The idea that we would all get along better, or perhaps progress scientifically if we all spoke the same language has a long steady minor popularity, never disappearing but never becoming much of a force either. I have never thought the getting-along part was particularly persuasive. Serbs and Croats speak the same language, America's bloodiest war was between sides which both spoke English, and worldwide, civil wars often include combatants who understand each other quite well, thank you - and that's the problem. Is it worse when opponents also speak different languages? Perhaps. I might even say probably. But mutual intelligibility is at best a percentage improvement, not a cure.
Does shared language improve scientific progress? It seems to have worked with Latin in Europe in the Middle Ages, and American science PhD's used to require facility in a language used in one's field, both for reading articles and interacting with peers in other countries. German and French were favored for this when I was in school, though Russian was popular in some fields.
Esperanto, that favorite of European idealists since the 19th C still has adherents. It looked like it was going to disappear after a century of mild success, but the internet has created a new community of speakers and writers. Still, the growth has not been explosive, as other communication changes related to the internet have been. While there are East Asians who learn it, it is going to attract few learners whose main language is not European and even Western European. There are some Slavic elements, but it has largely Romance and Germanic foundations. If you originally speak Japanese, your effort is going into English, not Esperanto. It has a popularity among those who resent Americans and the domination of English on the international stage. But then, you have to take an artificial stand that you, Urdu-speaker, are going to side with the rest of Western Civilisation instead? Unlikely.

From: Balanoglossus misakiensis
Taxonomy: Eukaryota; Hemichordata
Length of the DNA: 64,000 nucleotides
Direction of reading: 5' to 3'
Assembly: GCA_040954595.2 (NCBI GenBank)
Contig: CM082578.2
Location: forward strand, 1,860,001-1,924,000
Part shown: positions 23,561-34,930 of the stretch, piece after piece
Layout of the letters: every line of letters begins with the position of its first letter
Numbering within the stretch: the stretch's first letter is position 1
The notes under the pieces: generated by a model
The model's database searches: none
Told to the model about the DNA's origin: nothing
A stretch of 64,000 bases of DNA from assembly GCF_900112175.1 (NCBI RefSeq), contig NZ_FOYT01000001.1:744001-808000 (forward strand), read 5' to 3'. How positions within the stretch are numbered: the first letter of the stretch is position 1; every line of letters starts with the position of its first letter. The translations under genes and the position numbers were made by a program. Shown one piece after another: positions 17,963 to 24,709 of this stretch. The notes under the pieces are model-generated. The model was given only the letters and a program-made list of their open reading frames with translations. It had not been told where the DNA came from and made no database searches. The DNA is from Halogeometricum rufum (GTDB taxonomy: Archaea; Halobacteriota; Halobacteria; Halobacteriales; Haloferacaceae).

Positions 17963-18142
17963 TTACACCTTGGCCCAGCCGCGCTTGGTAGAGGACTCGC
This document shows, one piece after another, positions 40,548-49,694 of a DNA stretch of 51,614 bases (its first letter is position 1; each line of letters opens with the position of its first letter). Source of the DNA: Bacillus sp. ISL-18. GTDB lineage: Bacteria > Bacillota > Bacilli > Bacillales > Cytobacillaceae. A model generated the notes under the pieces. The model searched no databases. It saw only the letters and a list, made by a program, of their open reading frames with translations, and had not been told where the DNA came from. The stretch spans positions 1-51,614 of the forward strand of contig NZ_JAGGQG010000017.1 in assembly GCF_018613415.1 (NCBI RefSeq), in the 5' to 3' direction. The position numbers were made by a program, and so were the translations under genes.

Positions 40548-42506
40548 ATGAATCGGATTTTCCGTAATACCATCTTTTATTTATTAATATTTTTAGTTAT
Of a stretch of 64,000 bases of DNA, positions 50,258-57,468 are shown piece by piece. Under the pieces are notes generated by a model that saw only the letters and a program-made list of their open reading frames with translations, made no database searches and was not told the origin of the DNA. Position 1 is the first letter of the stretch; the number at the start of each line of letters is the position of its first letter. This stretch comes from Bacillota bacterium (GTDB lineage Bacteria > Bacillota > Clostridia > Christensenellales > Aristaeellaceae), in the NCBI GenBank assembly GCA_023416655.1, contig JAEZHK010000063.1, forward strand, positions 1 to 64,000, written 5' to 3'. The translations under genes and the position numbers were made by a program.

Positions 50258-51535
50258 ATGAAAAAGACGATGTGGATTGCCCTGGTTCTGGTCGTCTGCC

Interlingua, whatever its virtues, has very few users and is very heavily Western European. There is no incentive for a speaker of Mandarin, Tamil, or any of the Arabics to learn it. Not gonna happen. There was also an invented language by a Swiss priest in the 19th C. Began with a "K," I think.* Never caught on anywhere.
So the constructed languages don't seemed to have achieved enough velocity for liftoff.